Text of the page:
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Your Guide to Jewelry Metals

Which metal should you choose?

The choice of metal for an engagement ring or other jewelry is an important aspect of the design process.

Choosing a metal is an easy and simple procedure once you understand the basics of ring metals.

The choice between white gold, yellow gold, or platinum is a personal preference as well as a financial consideration.

This guide will help you examine the advantages and disadvantages of several types of jewelry metals before making a final decision.


White Gold

White gold is a stunning and popular choice for engagement ring settings, and it is gradually overtaking platinum as the most preferred engagement ring metal.

The fineness of 14K and 18K are best for engagement ring settings and other fine jewelry.

18K white gold is made up of 75% gold and 25% other metals, while 14K gold is made up of 58.5 percent gold (nickel, zinc, etc).

The benefit of white gold is that it

  • Has the same appearance as platinum.

  • Is slightly stronger than platinum because it is alloyed with harder metals.

  • Has better wear and tear.

  • Is significantly less expensive because of the different purities you can choose from.

  • The same ring will be lighter in gold.

The most Important benefit is that white gold increases the brilliance and glitter of diamonds rated D-I on the diamond color scale, making them look even more dazzling.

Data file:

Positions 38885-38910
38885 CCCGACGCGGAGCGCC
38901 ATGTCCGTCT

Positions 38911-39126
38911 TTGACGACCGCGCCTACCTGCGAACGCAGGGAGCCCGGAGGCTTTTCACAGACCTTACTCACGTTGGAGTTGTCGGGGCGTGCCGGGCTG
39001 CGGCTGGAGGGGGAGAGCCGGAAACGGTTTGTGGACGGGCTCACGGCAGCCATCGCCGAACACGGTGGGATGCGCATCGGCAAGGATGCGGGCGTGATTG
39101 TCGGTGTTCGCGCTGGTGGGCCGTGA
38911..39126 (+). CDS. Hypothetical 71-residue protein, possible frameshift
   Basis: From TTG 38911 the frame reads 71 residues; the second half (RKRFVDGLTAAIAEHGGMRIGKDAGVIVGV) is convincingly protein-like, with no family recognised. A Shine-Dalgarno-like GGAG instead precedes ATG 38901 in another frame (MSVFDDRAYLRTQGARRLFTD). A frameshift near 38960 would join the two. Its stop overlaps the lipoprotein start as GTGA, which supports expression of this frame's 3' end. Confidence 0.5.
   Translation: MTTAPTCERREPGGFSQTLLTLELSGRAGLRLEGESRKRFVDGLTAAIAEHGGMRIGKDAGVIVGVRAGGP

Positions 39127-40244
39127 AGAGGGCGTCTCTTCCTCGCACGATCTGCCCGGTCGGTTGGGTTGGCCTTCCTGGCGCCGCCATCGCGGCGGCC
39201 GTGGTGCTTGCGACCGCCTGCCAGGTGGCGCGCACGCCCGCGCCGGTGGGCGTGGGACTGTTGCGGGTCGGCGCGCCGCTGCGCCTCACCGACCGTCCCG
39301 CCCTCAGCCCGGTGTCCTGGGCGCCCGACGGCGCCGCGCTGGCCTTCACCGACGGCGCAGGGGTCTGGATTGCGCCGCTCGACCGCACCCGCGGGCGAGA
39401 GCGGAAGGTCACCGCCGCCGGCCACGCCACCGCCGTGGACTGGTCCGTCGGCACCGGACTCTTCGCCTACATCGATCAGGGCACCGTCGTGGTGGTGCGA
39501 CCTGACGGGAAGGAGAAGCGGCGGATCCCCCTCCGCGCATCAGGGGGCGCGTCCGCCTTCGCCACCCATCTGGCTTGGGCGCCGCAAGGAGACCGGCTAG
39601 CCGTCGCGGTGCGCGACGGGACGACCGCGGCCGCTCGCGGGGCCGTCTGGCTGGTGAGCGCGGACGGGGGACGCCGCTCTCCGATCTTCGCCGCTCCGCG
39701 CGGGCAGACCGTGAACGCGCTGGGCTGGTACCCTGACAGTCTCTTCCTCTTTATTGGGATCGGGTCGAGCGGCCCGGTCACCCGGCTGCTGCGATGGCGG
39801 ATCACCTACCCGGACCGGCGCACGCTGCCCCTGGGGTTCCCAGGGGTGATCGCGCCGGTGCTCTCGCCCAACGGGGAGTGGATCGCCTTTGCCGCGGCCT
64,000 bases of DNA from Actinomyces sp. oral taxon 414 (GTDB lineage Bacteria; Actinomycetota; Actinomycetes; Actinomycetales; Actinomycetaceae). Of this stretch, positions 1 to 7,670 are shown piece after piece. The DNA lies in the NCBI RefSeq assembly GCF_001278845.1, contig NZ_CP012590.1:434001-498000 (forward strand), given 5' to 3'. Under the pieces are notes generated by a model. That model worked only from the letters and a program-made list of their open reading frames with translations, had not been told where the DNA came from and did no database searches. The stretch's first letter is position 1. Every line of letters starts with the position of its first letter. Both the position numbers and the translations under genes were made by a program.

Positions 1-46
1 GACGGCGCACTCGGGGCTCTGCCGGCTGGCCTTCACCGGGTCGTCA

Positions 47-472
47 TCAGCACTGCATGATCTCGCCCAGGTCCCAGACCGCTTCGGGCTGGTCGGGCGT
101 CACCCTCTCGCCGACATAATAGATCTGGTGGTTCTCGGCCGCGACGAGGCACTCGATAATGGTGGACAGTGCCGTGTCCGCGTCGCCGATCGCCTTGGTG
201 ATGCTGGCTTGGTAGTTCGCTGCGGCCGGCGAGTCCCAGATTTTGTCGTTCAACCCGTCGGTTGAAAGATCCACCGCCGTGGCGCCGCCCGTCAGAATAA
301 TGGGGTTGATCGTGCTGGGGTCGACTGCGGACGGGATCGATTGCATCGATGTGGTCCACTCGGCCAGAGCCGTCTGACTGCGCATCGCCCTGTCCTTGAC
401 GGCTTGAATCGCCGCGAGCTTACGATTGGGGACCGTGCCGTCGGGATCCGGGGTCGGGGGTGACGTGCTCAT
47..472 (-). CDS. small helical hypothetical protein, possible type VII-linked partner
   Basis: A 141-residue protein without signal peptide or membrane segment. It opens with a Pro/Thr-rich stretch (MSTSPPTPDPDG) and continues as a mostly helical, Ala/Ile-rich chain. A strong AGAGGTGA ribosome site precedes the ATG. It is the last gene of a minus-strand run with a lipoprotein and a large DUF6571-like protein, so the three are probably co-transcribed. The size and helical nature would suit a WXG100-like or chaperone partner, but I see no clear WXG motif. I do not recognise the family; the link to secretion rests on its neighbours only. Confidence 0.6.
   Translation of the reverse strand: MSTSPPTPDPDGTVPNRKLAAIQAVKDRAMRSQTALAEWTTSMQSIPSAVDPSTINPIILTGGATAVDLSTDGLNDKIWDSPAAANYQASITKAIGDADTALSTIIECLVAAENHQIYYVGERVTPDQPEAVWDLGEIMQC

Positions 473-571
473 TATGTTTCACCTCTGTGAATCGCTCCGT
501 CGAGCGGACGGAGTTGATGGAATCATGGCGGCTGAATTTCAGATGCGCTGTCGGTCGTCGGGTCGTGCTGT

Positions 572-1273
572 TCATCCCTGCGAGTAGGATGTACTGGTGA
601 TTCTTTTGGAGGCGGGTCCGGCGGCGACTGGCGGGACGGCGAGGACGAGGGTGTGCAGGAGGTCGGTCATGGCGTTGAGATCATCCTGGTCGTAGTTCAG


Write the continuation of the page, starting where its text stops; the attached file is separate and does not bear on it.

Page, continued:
White gold is usually alloyed with nickel, zinc, silver, and/or palladium to give it its white hue, and it is frequently plated with rhodium—a bright, white metal that belongs to the platinum family—to make it even whiter.

Although white gold does not tarnish, due to its 58.5 or 75 percent yellow gold composition, it may develop a faint yellow tinge with time.

Depending on wear, the rhodium plating can start to fade (usually about 1 year) and the slight yellow tint will start to show through. If this happens, a simple re-plating can restore the white gold's natural elegance.

Yellow Gold

Yellow gold is the most common and organic of the golds, mainly due to the fact that gold is yellow in nature.

Yellow gold is generally alloyed with silver and copper in fine jewelry, and the hue depends on the percentage of pure gold in the alloy.

Gold has the advantage of not corroding, tarnishing, or rusting, so it can be relied on to deliver long-lasting beauty.

Gold is also more "flexible" than the other precious metals, despite its strength. This means that repairing and changing its shape (or form) is easier in yellow gold.

When gold is in its pure 24 karat state, it is much too soft to be used in jewelry. Basically, the higher the karat level, the softer the gold.

Most Fine jewelry is made using:

  • 18kt gold, which is made up of 75 percent gold alloyed with 25 percent other metals.

  • 14kt gold, which is made up of 58.3% gold, is widely used in jewelry when toughness and strength are crucial.

  • 10 karat gold is made up of 41.7 percent gold, and in the United States, 10 karats is the least quantity of karats that a piece of jewelry must have to be classified as real gold.